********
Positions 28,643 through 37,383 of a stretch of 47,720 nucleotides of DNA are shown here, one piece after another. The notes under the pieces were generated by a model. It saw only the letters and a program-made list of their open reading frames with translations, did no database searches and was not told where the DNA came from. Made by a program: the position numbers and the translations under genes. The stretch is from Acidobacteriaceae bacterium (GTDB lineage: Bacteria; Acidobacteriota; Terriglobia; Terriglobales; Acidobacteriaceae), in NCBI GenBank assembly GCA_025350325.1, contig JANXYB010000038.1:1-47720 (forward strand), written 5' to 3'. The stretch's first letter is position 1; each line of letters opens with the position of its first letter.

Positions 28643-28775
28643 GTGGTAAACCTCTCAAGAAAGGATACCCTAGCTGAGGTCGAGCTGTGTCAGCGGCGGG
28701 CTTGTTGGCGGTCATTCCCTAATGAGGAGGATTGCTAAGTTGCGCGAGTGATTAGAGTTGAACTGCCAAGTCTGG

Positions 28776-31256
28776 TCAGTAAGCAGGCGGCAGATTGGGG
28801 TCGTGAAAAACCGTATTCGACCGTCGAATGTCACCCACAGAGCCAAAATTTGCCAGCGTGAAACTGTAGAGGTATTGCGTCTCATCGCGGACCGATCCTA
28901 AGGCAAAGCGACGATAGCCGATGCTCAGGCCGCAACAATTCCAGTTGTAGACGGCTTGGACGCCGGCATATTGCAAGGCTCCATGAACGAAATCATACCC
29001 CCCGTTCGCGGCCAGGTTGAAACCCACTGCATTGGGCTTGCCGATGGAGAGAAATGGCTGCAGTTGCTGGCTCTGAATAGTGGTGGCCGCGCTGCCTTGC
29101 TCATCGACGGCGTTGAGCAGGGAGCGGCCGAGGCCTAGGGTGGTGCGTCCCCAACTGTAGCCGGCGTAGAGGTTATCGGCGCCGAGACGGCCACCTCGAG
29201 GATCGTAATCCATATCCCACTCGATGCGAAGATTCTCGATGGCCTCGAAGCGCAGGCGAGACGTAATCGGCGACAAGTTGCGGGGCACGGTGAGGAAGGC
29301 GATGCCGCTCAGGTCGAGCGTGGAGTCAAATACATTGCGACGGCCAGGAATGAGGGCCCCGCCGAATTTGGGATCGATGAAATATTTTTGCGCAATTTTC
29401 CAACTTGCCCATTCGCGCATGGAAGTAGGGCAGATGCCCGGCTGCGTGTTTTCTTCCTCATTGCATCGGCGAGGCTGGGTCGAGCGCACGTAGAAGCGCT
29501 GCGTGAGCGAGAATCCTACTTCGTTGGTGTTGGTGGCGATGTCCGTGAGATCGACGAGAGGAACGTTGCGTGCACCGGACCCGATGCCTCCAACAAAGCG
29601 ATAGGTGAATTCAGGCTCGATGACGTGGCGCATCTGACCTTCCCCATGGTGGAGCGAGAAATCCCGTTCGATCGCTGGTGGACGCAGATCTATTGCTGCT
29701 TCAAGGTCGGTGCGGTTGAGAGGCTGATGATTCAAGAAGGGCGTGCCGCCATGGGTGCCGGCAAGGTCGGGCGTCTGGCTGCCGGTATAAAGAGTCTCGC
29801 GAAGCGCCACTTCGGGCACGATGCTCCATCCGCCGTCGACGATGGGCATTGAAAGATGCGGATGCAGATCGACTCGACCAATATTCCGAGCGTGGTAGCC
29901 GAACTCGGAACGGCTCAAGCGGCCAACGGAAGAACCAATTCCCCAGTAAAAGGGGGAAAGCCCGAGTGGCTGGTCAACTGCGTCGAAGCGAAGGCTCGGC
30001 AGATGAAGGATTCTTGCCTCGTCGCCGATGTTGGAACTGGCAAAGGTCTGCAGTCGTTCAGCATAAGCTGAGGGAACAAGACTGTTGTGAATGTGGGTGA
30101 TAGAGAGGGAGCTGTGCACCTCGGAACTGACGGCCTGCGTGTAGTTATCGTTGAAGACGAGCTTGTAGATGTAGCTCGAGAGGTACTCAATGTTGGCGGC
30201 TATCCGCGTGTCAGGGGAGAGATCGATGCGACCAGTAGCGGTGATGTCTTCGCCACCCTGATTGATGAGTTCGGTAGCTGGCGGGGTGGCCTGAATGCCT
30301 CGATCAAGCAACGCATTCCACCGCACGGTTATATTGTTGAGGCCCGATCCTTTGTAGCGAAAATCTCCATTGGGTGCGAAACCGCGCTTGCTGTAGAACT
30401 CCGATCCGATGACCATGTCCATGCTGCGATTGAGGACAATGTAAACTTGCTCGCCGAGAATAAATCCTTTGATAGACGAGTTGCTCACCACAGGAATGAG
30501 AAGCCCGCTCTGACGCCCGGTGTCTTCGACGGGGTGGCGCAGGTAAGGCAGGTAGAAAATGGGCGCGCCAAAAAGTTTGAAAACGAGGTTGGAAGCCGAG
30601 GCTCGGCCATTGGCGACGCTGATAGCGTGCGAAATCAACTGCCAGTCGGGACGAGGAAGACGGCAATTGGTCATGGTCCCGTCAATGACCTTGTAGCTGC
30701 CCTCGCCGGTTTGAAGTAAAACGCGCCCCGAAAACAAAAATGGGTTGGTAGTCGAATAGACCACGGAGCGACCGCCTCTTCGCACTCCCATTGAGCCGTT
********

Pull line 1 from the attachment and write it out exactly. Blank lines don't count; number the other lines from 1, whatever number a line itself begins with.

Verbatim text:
Positions 28,643 through 37,383 of a stretch of 47,720 nucleotides of DNA are shown here, one piece after another. The notes under the pieces were generated by a model. It saw only the letters and a program-made list of their open reading frames with translations, did no database searches and was not told where the DNA came from. Made by a program: the position numbers and the translations under genes. The stretch is from Acidobacteriaceae bacterium (GTDB lineage: Bacteria; Acidobacteriota; Terriglobia; Terriglobales; Acidobacteriaceae), in NCBI GenBank assembly GCA_025350325.1, contig JANXYB010000038.1:1-47720 (forward strand), written 5' to 3'. The stretch's first letter is position 1; each line of letters opens with the position of its first letter.